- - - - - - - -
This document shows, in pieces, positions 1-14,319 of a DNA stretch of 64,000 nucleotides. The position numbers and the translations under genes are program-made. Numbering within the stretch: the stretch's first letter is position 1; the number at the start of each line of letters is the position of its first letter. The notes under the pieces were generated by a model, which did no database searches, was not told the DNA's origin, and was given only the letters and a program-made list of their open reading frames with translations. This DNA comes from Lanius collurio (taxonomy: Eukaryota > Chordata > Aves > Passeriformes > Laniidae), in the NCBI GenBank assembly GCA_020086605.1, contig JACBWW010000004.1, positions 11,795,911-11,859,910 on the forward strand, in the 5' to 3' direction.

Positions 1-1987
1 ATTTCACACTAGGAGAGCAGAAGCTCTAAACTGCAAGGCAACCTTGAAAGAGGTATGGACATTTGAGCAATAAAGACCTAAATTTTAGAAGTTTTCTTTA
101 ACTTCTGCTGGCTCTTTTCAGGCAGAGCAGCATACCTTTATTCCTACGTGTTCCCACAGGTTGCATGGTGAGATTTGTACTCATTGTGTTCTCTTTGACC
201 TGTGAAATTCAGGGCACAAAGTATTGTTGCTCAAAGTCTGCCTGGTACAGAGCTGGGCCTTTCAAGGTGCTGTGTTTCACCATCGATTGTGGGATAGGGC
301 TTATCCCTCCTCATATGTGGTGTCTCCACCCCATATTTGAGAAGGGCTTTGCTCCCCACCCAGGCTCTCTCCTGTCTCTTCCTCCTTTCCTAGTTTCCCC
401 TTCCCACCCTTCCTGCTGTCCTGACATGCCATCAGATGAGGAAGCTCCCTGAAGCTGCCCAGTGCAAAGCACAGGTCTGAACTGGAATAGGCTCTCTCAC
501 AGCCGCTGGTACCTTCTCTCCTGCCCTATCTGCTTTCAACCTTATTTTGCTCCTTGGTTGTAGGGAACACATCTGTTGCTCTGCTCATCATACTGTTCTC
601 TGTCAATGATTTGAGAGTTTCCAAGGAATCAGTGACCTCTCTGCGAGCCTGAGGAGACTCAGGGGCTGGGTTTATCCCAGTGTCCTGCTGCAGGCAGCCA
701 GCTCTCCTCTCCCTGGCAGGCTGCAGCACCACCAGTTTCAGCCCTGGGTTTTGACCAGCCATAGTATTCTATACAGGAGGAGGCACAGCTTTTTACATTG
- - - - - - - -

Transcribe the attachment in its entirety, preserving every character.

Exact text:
This document shows, in pieces, positions 1-14,319 of a DNA stretch of 64,000 nucleotides. The position numbers and the translations under genes are program-made. Numbering within the stretch: the stretch's first letter is position 1; the number at the start of each line of letters is the position of its first letter. The notes under the pieces were generated by a model, which did no database searches, was not told the DNA's origin, and was given only the letters and a program-made list of their open reading frames with translations. This DNA comes from Lanius collurio (taxonomy: Eukaryota > Chordata > Aves > Passeriformes > Laniidae), in the NCBI GenBank assembly GCA_020086605.1, contig JACBWW010000004.1, positions 11,795,911-11,859,910 on the forward strand, in the 5' to 3' direction.

Positions 1-1987
1 ATTTCACACTAGGAGAGCAGAAGCTCTAAACTGCAAGGCAACCTTGAAAGAGGTATGGACATTTGAGCAATAAAGACCTAAATTTTAGAAGTTTTCTTTA
101 ACTTCTGCTGGCTCTTTTCAGGCAGAGCAGCATACCTTTATTCCTACGTGTTCCCACAGGTTGCATGGTGAGATTTGTACTCATTGTGTTCTCTTTGACC
201 TGTGAAATTCAGGGCACAAAGTATTGTTGCTCAAAGTCTGCCTGGTACAGAGCTGGGCCTTTCAAGGTGCTGTGTTTCACCATCGATTGTGGGATAGGGC
301 TTATCCCTCCTCATATGTGGTGTCTCCACCCCATATTTGAGAAGGGCTTTGCTCCCCACCCAGGCTCTCTCCTGTCTCTTCCTCCTTTCCTAGTTTCCCC
401 TTCCCACCCTTCCTGCTGTCCTGACATGCCATCAGATGAGGAAGCTCCCTGAAGCTGCCCAGTGCAAAGCACAGGTCTGAACTGGAATAGGCTCTCTCAC
501 AGCCGCTGGTACCTTCTCTCCTGCCCTATCTGCTTTCAACCTTATTTTGCTCCTTGGTTGTAGGGAACACATCTGTTGCTCTGCTCATCATACTGTTCTC
601 TGTCAATGATTTGAGAGTTTCCAAGGAATCAGTGACCTCTCTGCGAGCCTGAGGAGACTCAGGGGCTGGGTTTATCCCAGTGTCCTGCTGCAGGCAGCCA
701 GCTCTCCTCTCCCTGGCAGGCTGCAGCACCACCAGTTTCAGCCCTGGGTTTTGACCAGCCATAGTATTCTATACAGGAGGAGGCACAGCTTTTTACATTG